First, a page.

This month we’re marking one year since the launch of Bloomberg Green, our editorial brand focused on solutions for a changing climate, with the release of the Business Guide to Green. Based on original research and analysis by Bloomberg Media Data Science and Insight and Bloomberg Media Strategy, in consultation with the Bloomberg Green founding partners, the report offers a detailed roadmap for taking sustainability action.
Such data-backed, practical intelligence is more needed than ever, as companies across industries recognize their collective responsibility to address the most urgent challenge of our time. To learn more about the key takeaways for organizations seeking to make climate commitments identified in the report, we sat down with Bloomberg Media Chief Marketing Officer Anne Kawalerski.
Q: 2020 was an unusual year, to say the least. How were companies engaging with sustainability, amid so much else to cope with?
A: Nearly all of the respondents in our sample — 98% — made climate commitments in 2020! That’s across global markets including the US, the UK, Germany, Singapore and Hong Kong. And 93% of them plan to take climate actions in 2021. So sustainability definitely isn’t on the back burner.
What we did see is that the commitments companies made in 2020 tended to be more simple to execute, while future plans involve more complex goals. For example, reducing waste or recycling more was the most common commitment last year, as an emphasis on single-use plastics and PPE loomed large. Looking forward, relying on 100% renewable power and becoming climate/carbon neutral rank highest across respondents.
Climate goals are for the long-term, of course. That’s why we wanted to look closely at both the triggers that help organizations prioritize action and the barriers they can anticipate. We believe both need to be addressed to deliver the best outcomes.
Q: Do longer-term and shorter-term actions require different approaches?
Our findings indicate that the triggers for both long and short term commitments are similar within organizations. For example, we’ve seen that there is often interest in building brand reputation through short-term climate actions, especially in more consumer-focused sectors such as healthcare and technology. But there’s also a correlation between organizations that cite “improving brand perception” as an extremely influential trigger and “lack of long-term planning and strategy” as an extremely influential barrier.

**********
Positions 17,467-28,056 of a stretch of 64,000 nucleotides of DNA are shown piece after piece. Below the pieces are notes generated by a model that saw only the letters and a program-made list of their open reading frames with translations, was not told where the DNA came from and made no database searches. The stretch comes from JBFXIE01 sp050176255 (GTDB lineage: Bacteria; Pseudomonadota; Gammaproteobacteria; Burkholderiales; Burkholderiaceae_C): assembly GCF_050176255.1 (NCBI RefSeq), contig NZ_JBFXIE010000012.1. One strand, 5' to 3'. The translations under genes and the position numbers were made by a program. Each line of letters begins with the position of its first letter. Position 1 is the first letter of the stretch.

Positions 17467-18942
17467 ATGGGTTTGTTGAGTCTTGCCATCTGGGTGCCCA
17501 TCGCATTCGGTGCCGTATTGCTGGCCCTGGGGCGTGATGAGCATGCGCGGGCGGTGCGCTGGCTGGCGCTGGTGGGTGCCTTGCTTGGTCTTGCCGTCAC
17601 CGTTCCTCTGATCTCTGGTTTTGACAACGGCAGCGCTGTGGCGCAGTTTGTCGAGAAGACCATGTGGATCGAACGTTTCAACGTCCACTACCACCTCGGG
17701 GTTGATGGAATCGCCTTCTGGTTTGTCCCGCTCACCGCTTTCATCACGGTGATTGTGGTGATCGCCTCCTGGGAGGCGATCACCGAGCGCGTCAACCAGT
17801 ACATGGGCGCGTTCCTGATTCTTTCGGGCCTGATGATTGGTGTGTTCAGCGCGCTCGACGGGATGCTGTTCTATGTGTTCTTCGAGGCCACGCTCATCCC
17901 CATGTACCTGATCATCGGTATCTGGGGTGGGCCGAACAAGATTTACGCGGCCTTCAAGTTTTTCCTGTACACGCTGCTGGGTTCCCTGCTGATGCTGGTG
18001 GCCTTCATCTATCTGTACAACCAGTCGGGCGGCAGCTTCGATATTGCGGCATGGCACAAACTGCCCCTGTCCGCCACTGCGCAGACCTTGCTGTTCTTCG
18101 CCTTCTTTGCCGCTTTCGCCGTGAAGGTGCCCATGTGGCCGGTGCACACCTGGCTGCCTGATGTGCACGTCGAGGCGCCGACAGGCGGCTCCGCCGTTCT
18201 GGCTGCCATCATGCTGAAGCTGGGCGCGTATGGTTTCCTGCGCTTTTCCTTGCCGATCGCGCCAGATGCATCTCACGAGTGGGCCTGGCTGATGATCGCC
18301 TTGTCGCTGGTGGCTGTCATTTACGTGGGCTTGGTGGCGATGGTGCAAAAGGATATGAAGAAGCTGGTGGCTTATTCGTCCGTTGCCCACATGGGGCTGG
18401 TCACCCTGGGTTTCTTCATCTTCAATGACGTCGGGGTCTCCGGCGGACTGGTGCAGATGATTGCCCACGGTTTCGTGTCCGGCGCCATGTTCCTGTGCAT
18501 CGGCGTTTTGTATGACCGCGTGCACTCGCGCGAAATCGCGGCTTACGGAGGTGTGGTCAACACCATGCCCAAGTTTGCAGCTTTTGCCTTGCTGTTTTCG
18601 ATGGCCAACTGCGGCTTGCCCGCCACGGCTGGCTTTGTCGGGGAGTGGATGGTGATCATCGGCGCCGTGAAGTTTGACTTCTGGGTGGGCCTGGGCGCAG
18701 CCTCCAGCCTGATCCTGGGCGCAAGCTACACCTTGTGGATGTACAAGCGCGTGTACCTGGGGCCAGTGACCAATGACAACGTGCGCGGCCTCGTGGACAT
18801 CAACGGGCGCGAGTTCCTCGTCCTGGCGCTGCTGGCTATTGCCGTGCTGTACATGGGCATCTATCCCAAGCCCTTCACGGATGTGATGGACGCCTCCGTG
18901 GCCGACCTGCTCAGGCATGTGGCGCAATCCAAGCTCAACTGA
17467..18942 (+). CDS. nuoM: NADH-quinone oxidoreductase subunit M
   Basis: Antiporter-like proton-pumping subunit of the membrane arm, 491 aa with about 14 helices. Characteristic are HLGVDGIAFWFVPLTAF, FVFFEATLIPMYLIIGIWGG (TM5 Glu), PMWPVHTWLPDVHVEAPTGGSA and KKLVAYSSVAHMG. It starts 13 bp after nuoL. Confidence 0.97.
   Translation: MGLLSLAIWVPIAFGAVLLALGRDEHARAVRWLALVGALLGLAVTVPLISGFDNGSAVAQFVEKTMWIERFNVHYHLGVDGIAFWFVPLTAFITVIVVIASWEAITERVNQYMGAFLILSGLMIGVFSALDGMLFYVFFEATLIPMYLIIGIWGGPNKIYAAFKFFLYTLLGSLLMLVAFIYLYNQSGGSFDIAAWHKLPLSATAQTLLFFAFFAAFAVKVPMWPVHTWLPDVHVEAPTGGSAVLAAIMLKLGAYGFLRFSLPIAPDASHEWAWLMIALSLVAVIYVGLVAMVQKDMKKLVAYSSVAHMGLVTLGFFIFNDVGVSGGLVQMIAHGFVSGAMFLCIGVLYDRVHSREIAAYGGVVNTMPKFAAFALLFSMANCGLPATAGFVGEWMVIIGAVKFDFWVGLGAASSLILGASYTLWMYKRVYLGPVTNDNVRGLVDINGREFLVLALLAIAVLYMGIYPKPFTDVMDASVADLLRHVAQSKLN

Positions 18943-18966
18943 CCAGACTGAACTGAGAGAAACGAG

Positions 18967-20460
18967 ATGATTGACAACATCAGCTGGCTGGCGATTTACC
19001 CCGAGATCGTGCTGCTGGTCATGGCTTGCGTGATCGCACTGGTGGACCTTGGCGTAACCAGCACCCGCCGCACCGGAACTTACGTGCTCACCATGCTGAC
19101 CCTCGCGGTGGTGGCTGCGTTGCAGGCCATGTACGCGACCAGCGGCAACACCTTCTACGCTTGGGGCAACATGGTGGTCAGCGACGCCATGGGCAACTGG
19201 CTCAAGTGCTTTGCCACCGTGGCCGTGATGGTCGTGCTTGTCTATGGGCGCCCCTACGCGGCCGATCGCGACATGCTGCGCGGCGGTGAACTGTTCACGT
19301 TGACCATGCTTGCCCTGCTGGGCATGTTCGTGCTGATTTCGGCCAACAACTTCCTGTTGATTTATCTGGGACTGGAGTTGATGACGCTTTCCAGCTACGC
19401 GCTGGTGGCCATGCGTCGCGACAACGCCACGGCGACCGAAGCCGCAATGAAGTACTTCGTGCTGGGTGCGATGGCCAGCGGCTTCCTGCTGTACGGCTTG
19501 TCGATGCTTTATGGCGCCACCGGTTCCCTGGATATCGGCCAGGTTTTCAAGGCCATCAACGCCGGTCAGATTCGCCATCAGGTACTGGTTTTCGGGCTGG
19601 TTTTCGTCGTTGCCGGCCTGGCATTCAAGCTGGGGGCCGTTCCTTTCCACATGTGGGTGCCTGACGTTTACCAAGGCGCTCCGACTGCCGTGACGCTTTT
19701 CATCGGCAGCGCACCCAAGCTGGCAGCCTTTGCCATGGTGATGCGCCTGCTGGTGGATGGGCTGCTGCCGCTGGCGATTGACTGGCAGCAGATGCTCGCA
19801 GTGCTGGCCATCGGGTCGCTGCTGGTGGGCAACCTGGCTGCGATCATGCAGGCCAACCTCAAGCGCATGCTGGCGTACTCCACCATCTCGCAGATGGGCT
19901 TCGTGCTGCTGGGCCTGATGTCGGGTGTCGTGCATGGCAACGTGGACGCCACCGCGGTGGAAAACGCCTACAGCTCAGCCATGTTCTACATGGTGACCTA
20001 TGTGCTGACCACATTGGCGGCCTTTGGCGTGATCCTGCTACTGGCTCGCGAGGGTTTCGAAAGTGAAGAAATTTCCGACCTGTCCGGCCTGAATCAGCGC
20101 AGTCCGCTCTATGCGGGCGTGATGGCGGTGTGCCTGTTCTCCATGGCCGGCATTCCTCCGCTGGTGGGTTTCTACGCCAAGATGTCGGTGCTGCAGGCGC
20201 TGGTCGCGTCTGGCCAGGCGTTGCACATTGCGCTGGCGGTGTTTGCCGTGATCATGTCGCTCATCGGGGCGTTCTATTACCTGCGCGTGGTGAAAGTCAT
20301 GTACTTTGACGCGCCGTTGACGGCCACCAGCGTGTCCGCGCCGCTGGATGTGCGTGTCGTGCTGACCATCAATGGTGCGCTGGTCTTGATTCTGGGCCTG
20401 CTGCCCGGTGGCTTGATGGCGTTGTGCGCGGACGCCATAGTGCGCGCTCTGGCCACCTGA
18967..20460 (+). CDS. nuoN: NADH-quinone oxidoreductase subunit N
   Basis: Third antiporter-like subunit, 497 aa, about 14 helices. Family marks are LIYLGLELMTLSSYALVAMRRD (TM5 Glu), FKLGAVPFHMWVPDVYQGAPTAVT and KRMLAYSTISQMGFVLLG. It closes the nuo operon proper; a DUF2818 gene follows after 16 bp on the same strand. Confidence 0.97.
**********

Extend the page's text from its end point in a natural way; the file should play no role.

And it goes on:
Making a stronger connection between immediate reputational needs and a far-reaching vision can unlock greater brand value from an action. Even if the priority is a near-term boost, the organization should still focus on stakeholder endorsement and communicating the financial upside to taking action.
Q: What factors have the biggest influence on a business’s climate strategy?
A: The data shows that there are two broad areas leaders need to pay equal attention to in order to be successful. The first is internal motivations and pressures. That goes beyond having leadership on board — although that’s extremely important. It’s also things like making sure you’re communicating the financial upside effectively, ensuring the right team is in place and figuring out ahead of time how you’re going to measure the results.
The other big area is external influences. Public opinion can be a powerful external trigger, particularly in the United States and other countries where the regulatory landscape is nascent. But since climate and sustainability are inextricably linked to every facet of how business runs, that’s far from the only external factor to consider. We saw that pressure to attract or retain customers, pressure from competitors and supply chain pressure all play important roles.
The Business Guide to Green breaks down all these factors, with analysis that helps companies put it all together, see where they stack up and plan for the future.
Read the full report: